Crime

CityFixer

The Next Generation of Complete Streets Is Unfolding in New Haven

The city's new approach puts an emphasis on fast, cheap, and lean designs.

The Science of Road Rage

Psychologists still don't fully understand driving-related violence. But technology and improved transit infrastructure offer solutions to minimize it.

Maps

More Cities Should Make Mythbusting Maps Like This

An interactive map takes down D.C.'s urban legends. Expanded, it could offer a hyperlocal look at the lore of cities across the country.

Who Should See Recordings From Police Bodycams?

The dilemma with letting cops choose what to turn over—or releasing everything they see.

Here Are the Tools to Hack into Your City's Public Advertising

But you probably shouldn't do that, says the artist making them.

Adventure Climbers Conquer Hong Kong's Sky-High Towers

The result: footage so arresting it should be prescribed as a diuretic.

Are Mobile Crime Alerts Making You Racist?

Citizens want details on crime in their neighborhoods, and law enforcement agencies are giving it to them. But there is such a thing as too much information.

Seattle Tries Shaming Its Citizens Into Participating in Composting

The city's "scarlet letter" system joins a long line of policies designed to embarrass. But do they work?

The Sorry State of 'Good Samaritan' Laws

Whether you can safely help a stranger during a crisis largely depends on where you live.

White Privilege, on a Bicycle

The perils of "biking while black" came into sharp focus this month.

Poll: Police Are Still Incredibly Popular

Even after widespread protests over police brutality and racial profiling, a majority of the public thinks cops are doing well "protecting the safety and rights of minorities."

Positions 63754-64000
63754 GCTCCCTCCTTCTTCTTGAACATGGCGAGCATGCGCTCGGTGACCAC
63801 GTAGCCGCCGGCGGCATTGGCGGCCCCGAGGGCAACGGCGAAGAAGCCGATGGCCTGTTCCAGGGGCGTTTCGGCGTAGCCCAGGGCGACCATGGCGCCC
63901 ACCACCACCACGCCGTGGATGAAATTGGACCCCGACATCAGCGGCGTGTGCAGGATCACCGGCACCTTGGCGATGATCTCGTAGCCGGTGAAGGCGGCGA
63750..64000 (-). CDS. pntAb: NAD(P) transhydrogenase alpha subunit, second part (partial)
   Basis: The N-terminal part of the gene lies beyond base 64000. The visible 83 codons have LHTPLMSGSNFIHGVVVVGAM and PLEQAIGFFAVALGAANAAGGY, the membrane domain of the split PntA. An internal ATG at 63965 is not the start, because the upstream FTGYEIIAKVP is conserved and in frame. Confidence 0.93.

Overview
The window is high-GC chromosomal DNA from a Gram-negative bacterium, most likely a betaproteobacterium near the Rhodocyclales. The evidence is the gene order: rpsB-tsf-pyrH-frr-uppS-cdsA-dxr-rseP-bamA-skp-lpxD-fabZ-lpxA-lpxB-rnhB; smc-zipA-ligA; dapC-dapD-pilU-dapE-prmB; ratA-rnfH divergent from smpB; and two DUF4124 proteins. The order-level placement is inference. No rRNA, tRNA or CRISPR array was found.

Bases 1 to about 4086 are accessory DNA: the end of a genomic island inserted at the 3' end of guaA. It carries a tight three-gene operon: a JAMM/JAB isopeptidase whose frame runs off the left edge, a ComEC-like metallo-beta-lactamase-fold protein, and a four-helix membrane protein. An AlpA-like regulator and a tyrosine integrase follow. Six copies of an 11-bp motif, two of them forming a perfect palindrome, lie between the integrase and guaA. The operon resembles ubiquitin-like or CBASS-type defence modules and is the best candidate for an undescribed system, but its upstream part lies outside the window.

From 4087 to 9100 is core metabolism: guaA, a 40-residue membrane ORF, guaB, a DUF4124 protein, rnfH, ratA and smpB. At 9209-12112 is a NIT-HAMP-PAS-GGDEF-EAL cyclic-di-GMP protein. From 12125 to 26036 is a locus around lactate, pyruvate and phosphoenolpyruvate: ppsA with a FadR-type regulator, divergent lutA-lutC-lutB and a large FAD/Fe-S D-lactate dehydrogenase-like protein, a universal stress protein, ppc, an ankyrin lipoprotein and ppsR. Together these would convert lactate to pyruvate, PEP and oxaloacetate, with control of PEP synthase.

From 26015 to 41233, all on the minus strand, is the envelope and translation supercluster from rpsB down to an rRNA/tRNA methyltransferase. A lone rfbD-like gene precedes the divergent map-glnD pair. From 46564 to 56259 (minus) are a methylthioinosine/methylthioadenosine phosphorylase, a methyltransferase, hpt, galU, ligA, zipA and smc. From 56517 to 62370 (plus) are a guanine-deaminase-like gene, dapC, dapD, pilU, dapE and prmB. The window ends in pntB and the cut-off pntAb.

To Reduce Gun Violence, Know Thy Neighbor

How a sense of community can help stop a bullet.

The Perils of Excessive Policing, in Both the U.S. and France

Neither country can afford to let the recent attacks in Paris distort the policy debate on the role of law enforcement.  

The Restaurant of Second Chances

Acclaimed Dallas chef Chad Houser opens a permanent home for Café Momentum, giving on-the-job training to young offenders.

Taiwan's Rivers Are Flowing with the Drug Ecstasy

Scientists are pointing the finger at a giant music festival.

Photos

Chicago's Gangster Past, Minus the Romance

A collection of photographs from the Chicago Tribune archives rejects spectacle in favor of brutal, messy truth.

The NYPD's Biggest Problem Might Actually Be an Overreliance on Numbers

A recent survey of retired New York City police officers suggests the department's culture has shifted toward data manipulation.

Paris, Locked Down

With a manhunt still underway, the city's usual bustle has been replaced with a sense of shock and heightened security.

The NYPD's Insubordination—and Why the Right Should Oppose It

The virtual work stoppage unfolding in New York City illustrates one of several ways that powerful police unions can threaten public safety as they seek political leverage.